tell us more on the phase converter....

     
  14. seabeecmc
    Joined: Jan 28, 2005
    Posts: 1,043

    seabeecmc
    ALLIANCE MEMBER

     
  15. Flathead Youngin'
    Joined: Jan 10, 2005
    Posts: 3,662

    Flathead Youngin'
    Member

    when i was a kid, grandpa and i went to an ole' buddy of his'.......i was just a kid, but somehow i remember him saying you had to use the pony motor to get the 3 phase motor spinning, then you disengaged the pony motor.......

    that's about as much as i ever leared...i was always curious.....

    thanks

     
  16. The word "kink" was also used in the 19th and early 20th century. Meaning a trick used by a craftsman. Weather it was making a special tool, or just a new way to complete a certain task.
    There's lots of old books on "Kinks and Tricks" for boilermakers, steam fitters... pretty much any shop man.

    JOE:cool:
     
  17. seabeecmc
    Joined: Jan 28, 2005
    Posts: 1,043

    seabeecmc
    ALLIANCE MEMBER

    More. Fixture for pressing out Ford banjo pinion. DO NOT use bottle jacks in housing, it tweaks the housing. Press fabricated from channel. Sand blaster from propane tank. Engine stand made to side mount engine. Facilitates flywheel , clutch, bell housing etc. installation. Normal engine stand made from discarded signpost. Engine test stand fabricated from discarded remnant pieces. Has no one any of their's to share? Regards, Ron
     

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  18. Flathead Youngin'
    Joined: Jan 10, 2005
    Posts: 3,662

    Flathead Youngin'
    Member


    yeah.....

    what is the motor attached to....

    yes, some very nice stuff on the cheap
     
  19. HemiRambler
    Joined: Aug 26, 2005
    Posts: 4,208

    HemiRambler
    Member

    Just to clarify what I think Ron meant (Ron if I misunderstood you please let me know). What Ron describes is a very basic and very common method for generating 3 phase off single phase power. But I think Ron's comment (bold below) might be misunderstood to believe you are using "plain" 110 legs of power. What you are really doing is hooking up 220v SINGLE phase (the two hot legs) to your 220v THREE phase motor - which is what I believe Ron said - it's just a bit confusing when they are called 110v legs (which yes I understand - if you were to measure from one to ground you'd measure 110 - but to measure across the two you'd get 220v)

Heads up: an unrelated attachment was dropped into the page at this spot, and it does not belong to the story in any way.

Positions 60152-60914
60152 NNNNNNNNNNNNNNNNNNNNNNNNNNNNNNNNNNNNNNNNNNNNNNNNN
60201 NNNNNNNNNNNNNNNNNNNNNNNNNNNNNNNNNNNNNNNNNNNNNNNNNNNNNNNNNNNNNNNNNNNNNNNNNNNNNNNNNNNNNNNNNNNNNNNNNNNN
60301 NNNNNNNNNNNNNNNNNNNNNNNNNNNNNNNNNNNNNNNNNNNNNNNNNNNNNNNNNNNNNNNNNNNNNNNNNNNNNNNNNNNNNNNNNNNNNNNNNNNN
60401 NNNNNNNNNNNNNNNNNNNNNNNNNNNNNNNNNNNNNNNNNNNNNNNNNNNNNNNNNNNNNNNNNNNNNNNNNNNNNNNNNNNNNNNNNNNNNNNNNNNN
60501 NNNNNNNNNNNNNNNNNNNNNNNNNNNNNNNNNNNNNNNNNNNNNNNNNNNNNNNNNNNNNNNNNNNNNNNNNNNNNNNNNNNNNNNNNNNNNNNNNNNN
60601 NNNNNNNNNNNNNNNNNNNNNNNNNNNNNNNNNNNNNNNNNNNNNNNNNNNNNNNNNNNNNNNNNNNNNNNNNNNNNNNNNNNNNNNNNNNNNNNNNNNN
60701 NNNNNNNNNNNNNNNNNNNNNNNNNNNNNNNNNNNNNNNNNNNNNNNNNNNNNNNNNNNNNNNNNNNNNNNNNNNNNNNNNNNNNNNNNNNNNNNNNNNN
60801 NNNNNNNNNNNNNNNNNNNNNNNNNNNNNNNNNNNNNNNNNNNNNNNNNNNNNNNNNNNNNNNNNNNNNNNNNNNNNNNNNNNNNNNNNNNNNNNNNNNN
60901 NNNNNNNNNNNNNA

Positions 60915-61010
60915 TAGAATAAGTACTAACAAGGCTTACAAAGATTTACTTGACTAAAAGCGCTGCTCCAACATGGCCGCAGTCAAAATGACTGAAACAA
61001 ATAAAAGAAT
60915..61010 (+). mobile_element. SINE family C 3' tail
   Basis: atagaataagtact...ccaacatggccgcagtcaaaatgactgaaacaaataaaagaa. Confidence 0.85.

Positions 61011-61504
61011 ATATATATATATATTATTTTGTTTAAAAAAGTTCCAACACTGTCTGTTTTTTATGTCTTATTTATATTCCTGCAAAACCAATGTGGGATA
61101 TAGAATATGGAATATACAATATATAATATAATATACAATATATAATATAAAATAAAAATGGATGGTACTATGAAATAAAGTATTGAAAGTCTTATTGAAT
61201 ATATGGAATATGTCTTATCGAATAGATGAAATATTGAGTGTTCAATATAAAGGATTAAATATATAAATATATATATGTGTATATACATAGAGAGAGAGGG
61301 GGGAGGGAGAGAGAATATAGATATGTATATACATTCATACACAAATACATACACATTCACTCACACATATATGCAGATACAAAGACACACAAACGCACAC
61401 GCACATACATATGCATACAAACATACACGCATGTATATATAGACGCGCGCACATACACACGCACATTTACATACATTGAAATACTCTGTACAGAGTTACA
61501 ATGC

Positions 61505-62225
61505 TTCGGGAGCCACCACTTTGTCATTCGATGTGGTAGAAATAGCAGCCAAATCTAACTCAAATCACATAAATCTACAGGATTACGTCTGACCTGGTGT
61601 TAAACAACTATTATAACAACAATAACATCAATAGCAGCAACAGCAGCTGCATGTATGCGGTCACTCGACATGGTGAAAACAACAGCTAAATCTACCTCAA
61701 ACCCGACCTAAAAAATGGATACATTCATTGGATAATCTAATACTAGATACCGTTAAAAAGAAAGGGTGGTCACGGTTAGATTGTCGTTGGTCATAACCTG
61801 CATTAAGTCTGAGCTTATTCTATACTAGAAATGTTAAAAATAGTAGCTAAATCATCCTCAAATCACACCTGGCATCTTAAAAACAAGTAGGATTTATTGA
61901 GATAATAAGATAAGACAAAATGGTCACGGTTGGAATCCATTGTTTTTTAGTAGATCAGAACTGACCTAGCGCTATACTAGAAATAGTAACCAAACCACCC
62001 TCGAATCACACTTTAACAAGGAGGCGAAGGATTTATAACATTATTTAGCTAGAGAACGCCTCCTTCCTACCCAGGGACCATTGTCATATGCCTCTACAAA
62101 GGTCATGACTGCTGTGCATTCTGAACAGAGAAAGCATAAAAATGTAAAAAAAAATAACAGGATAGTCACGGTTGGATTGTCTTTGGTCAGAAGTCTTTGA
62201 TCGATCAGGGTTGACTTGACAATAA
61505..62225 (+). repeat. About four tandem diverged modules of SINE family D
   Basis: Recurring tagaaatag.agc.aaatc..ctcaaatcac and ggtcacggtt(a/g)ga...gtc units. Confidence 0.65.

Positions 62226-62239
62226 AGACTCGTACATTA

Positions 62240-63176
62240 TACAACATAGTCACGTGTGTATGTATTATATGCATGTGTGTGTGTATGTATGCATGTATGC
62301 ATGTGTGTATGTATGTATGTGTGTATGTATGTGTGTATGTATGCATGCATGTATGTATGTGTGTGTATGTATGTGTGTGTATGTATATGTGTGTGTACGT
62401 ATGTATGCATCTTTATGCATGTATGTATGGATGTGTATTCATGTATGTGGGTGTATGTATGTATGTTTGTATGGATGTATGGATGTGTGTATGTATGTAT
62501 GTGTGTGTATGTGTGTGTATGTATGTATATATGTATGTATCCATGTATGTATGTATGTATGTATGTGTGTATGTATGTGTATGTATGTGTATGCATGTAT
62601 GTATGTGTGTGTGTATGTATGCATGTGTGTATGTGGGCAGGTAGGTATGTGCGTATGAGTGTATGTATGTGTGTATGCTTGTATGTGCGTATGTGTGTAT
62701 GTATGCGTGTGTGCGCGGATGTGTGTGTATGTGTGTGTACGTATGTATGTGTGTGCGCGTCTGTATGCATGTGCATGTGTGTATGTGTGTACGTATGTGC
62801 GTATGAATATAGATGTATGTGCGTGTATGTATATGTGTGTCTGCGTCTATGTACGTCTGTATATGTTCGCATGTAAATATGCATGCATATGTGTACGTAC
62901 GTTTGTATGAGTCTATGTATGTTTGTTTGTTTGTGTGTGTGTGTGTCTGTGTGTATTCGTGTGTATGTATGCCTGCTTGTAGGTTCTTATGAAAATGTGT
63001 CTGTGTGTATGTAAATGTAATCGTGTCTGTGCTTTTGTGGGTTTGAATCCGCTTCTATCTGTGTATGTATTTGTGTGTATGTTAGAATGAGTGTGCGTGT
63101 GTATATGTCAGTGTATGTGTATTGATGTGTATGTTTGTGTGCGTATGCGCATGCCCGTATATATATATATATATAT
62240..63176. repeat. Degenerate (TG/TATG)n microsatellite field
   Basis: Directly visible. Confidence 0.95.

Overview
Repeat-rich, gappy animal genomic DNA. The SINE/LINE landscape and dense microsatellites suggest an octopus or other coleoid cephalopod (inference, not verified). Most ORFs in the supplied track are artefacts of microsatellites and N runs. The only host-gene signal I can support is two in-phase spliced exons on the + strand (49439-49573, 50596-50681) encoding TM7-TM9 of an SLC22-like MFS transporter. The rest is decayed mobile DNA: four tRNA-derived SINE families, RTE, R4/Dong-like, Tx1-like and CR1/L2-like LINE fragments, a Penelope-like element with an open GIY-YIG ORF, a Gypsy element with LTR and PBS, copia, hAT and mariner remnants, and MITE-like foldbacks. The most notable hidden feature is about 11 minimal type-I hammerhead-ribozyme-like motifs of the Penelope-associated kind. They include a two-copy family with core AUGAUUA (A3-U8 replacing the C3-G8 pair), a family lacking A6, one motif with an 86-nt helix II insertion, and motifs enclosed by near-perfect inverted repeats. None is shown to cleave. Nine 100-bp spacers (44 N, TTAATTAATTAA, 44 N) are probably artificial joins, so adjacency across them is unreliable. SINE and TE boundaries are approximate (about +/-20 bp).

Just my feeble attempt to help clarify - probably made it more confusing:mad:

    Other ways would be to totally get rid of the pony motor and just wrap a rope on the "converter" motor - give the rope a yank and then put the 220v power to it - as Ron said once spinning it will continue to spin on single phase.

    One could also use START caps in place of the rope or the pony motor. The LAZY man's approach.:D

     
  20. seabeecmc
    Joined: Jan 28, 2005
    Posts: 1,043

    seabeecmc
    ALLIANCE MEMBER

    Yeah, I did forget that one. The quick and dirty way to get your horizontal mill up and running. Remove armature from crapped out original motor clean up on lathe, install pulley, install replacement motor above. Kinda uses original motor as pillow blocks.

    Thanks to Hemi Rambler for understanding the difference between thoughts and written words. He nailed it. I didn't. Regards, Ron
     
  21. HemiRambler
    Joined: Aug 26, 2005
    Posts: 4,208

    HemiRambler
    Member

    Ron, I gotta say - THAT'S freakin' awesome!! Talk about using your noodle!!! Necessity IS the mother of invention at your place! That's one I wil have to keep in the 'vault' when I'm checkin out the scrap machinery dealers around here!!!

     
  22. seabeecmc
    Joined: Jan 28, 2005
    Posts: 1,043

    seabeecmc
    ALLIANCE MEMBER